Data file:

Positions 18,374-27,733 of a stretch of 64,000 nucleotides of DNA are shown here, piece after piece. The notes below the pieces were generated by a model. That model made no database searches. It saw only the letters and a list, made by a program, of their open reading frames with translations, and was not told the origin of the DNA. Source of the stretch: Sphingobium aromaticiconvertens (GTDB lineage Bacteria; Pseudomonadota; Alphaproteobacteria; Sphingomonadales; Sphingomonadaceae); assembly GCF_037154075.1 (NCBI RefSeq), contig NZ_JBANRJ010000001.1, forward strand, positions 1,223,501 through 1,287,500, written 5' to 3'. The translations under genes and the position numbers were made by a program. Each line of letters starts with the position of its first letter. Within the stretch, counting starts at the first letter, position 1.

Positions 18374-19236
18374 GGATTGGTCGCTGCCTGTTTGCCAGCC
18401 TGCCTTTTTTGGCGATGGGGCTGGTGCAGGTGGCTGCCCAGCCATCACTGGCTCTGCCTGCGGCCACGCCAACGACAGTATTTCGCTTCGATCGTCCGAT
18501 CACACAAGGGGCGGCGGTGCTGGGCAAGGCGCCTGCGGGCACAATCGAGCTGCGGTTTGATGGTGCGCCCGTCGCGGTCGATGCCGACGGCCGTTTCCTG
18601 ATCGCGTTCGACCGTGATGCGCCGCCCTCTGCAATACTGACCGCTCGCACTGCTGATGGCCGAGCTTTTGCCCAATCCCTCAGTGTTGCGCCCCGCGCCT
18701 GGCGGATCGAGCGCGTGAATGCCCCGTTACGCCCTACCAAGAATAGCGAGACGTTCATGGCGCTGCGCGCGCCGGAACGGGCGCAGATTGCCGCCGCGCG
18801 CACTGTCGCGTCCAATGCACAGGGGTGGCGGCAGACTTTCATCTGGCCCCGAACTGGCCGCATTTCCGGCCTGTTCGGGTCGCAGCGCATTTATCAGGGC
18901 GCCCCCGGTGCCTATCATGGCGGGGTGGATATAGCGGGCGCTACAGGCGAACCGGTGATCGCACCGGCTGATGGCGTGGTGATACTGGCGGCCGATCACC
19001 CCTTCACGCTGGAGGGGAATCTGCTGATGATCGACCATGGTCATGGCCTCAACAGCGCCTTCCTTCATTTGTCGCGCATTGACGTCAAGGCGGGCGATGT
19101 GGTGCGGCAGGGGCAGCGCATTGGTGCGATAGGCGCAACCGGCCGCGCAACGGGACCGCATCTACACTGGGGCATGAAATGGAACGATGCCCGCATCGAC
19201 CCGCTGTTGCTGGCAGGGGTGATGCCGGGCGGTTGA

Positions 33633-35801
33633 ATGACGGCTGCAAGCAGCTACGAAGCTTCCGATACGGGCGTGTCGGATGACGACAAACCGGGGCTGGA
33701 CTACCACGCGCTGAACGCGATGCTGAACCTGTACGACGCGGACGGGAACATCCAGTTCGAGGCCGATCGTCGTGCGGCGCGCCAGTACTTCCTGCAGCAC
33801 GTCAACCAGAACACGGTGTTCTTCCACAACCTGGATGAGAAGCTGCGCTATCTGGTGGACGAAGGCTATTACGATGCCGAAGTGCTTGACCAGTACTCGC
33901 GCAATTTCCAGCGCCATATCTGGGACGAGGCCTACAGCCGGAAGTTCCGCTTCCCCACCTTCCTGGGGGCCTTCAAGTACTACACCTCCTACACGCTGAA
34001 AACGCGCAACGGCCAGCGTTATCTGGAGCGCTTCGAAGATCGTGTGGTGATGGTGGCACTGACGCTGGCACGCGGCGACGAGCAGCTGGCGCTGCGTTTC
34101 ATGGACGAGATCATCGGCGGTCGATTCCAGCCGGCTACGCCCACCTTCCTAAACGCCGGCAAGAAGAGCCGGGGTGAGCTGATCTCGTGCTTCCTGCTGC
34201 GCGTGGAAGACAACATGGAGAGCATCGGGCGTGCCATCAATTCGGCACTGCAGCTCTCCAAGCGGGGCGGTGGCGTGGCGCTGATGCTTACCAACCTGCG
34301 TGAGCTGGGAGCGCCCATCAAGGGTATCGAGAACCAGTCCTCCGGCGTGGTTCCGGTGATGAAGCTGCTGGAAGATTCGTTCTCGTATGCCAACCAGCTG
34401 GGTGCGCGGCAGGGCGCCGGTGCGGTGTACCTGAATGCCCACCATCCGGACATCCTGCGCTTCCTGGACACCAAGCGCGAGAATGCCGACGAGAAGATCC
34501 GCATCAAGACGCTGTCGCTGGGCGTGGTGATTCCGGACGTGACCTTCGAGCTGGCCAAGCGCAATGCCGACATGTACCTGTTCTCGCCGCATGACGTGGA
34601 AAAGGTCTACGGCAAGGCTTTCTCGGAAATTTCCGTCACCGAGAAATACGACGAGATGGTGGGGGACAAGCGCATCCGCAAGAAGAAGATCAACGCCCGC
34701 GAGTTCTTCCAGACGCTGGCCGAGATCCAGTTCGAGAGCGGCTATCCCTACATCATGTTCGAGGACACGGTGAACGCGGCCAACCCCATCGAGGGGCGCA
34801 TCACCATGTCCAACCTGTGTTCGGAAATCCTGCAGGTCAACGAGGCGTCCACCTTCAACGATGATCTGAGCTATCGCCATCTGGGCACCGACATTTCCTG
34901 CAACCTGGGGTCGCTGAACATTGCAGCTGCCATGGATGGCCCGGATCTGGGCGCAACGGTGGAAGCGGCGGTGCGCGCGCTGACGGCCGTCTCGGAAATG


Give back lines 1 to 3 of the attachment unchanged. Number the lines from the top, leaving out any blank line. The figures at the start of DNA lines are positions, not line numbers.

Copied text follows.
Positions 18,374-27,733 of a stretch of 64,000 nucleotides of DNA are shown here, piece after piece. The notes below the pieces were generated by a model. That model made no database searches. It saw only the letters and a list, made by a program, of their open reading frames with translations, and was not told the origin of the DNA. Source of the stretch: Sphingobium aromaticiconvertens (GTDB lineage Bacteria; Pseudomonadota; Alphaproteobacteria; Sphingomonadales; Sphingomonadaceae); assembly GCF_037154075.1 (NCBI RefSeq), contig NZ_JBANRJ010000001.1, forward strand, positions 1,223,501 through 1,287,500, written 5' to 3'. The translations under genes and the position numbers were made by a program. Each line of letters starts with the position of its first letter. Within the stretch, counting starts at the first letter, position 1.

Positions 18374-19236
18374 GGATTGGTCGCTGCCTGTTTGCCAGCC